Carmelized Onion, Tomato, and Goat Cheese Tartlets


Ina Garten was the lady who first helped me realize that homemade food can be just as delicious, if not more so, than eating out. Now, don’t get me wrong, I love eating out. I can never resist the temptation to hit up my favorite spot for local margaritas and chips, and no homemade popcorn tastes as good and artery clogging as movie theater popcorn. But in my teenage years, Ina Garten’s recipes showed me I can cook, and it can taste good.

I first made these tarts when my friends and I back home got together for weekly cooking nights the summer after our freshman year in college. We went through many of Ina’s recipes (hello roasted potato and leek soup) that I have made multiple times since. These tarts were also part of my first dinner I made entirely by myself for my parents and my aunt.

These tarts are pretty simple but involve a few steps to prep. But they turn out great. I made mine a smaller side to serve as a side dish this time, but they are great when you make ’em bigger and serve as a meal with salad or soup.

Slightly Adapted from Ina Garten


2 onions, thinly sliced
1-2 tablespoons olive oil
3 cloves garlic, minced
3 tablespoons white wine
2 teaspoons dried thyme
Salt and pepper
1 sheet puff pastry, thawed
2-4 ounces goat cheese
Parmesan cheese, grated
3 tomatoes, sliced
Herbs de Provence


Preheat oven to 425°F. Prepare baking sheets.

In pan, combine olive oil and onions. Cook over medium heat for 15-20 minutes. Stir in white wine, thyme, and garlic. Season with salt and pepper. Cook for another 5-10 minutes, until the liquid is absorbed. Remove from heat.

Roll out sheet of puff pastry slightly. Cut into small tart-size squares (about 1 1/2 inch by 1 1/2 inch). Place on prepared baking sheets. Spoon onion mixture evenly across tarts. Place tomato slices on top. Crumble goat cheese and sprinkle parmesan cheese on top.

Bake for 20-15 minutes, rotating pans halfway through. Sprinkle herbs de Provence on top. Serve warm.

Goat Cheese and Cherry Galettes


It’s that divisive time of year again: Valentine’s Day.  Valentine’s Day is both full of love and hate from different people.  Commercialized, romantic, overpriced, etc., etc.

There will be no huge happenings at the Cinnamon Freud household for the holiday next Friday.  Perhaps I will renew my membership, perhaps I will catch up on all my Real Housewives, perhaps I will booze it up to celebrate that at least it’s the weekend.  I’ll leave the lovebirds to their thing.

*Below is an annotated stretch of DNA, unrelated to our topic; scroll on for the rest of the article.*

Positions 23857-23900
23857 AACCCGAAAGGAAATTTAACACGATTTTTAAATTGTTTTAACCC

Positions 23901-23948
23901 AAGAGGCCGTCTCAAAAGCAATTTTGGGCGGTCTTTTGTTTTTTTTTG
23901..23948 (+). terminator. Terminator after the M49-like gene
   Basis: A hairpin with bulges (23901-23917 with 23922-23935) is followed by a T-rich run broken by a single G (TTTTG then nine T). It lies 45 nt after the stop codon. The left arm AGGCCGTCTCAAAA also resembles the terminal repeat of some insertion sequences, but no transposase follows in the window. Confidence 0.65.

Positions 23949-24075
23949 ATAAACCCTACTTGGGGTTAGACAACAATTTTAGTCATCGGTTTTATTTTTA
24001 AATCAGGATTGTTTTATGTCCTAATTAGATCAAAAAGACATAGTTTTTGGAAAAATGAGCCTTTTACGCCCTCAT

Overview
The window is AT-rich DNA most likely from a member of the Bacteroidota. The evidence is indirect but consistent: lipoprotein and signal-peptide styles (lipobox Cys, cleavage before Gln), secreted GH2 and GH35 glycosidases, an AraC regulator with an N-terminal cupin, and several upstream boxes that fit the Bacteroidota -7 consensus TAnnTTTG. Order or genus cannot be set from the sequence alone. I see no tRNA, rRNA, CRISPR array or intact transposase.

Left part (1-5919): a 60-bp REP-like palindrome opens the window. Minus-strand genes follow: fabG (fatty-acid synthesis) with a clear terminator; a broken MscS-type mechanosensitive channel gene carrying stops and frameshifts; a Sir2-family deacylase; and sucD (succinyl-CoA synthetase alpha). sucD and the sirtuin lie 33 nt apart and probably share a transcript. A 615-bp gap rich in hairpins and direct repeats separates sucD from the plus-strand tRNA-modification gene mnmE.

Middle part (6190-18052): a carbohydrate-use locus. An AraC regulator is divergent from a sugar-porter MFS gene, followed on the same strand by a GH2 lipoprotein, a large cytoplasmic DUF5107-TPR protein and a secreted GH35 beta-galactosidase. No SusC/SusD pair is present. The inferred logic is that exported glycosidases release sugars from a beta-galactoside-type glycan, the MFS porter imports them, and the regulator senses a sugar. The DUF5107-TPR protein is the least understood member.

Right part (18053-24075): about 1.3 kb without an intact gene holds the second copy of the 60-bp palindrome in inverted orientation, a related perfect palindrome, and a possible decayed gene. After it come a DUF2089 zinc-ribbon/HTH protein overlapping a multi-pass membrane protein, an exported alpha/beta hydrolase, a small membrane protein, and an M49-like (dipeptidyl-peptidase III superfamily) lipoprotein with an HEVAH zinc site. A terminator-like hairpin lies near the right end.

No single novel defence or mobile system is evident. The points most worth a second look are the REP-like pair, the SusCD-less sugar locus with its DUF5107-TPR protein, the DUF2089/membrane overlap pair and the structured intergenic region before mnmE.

I am a neutral Valentine.  I don’t feel a huge need to grab the first living, breathing, testosterone filled human being, nor do I feel a burning hatred for those who have a significant other nor do I go on rampages about the commercialization of the evils of Hallmark.  I am just happy to eat seasonal candy (as I am for every holiday) and to have an excuse to bake.

So this cherry galette with goat cheese represents that divisive-ness of Valentine’s Day.  The cherry filling is sweet and juicy.  And the goat cheese is tart and salty.  Love and bitterness.

And it’s pink!

Slightly Adapted from Culinary Concotions by Peabody


1 pie crust
2/3 cup granulated sugar
2 tablespoons cornstarch
1/2 teaspoon salt
1 teaspoon lemon juice
2 cups cherries (I used drained morello cherries)
6 ounces goat cheese
1 egg white


Preheat oven to 425°F.  Grease a baking sheet.

Divide pie crust into 2 pieces.  Roll out into circles, about 1/4 inch thick.  Chill until ready to use.

In a bowl, whisk together sugar, cornstarch, and salt.  Stir in lemon juice and cherries.  Mix in approximately 4 ounces of the goat cheese.  Divide filling between the two galettes, leaving a 1/2-1 inch border.  Top with remaining goat cheese.  Fold pie crust around filling.  Brush the pie crust with egg whites.  Bake for 22-27 minutes, until golden brown.

Makes 2 galettes.  Serves 2.

Fig and Walnut Salad with Breaded Goat Cheese


It is officially hot.  Really hot.  Really, really hot. So hot that I get a very attractive brow sweat when I walk to class each day.  I apologize for talking about brow sweat on a website about food, but it’s the truth.

I eat a lot of fruit and veggies most days but especially during the warm summer months.  Something about the cool crispness of veggies and sweet juicy fruit is very satisfying during summer.  I am so ready to go buy my first watermelon of the season soon.

Salads get very little credit in the food-world. Sure, sandwiches are delicious, and desserts are basically sugary gifts from heaven. Salads are relegated to a side dish you have to eat out of politeness often.  But often during the summer I just want something cool and refreshing while I am  melting into a puddle on the sidewalk because of the heat or getting third degree burns from touching my black steering wheel. So that leaves salads or frozen yogurt.

Salads sometimes get a bad rep. They are often thought to be boring and blah, or the exciting salads filled with toppings are secret caloric black holes. But here ye: salads can be fun! And healthy! I promise.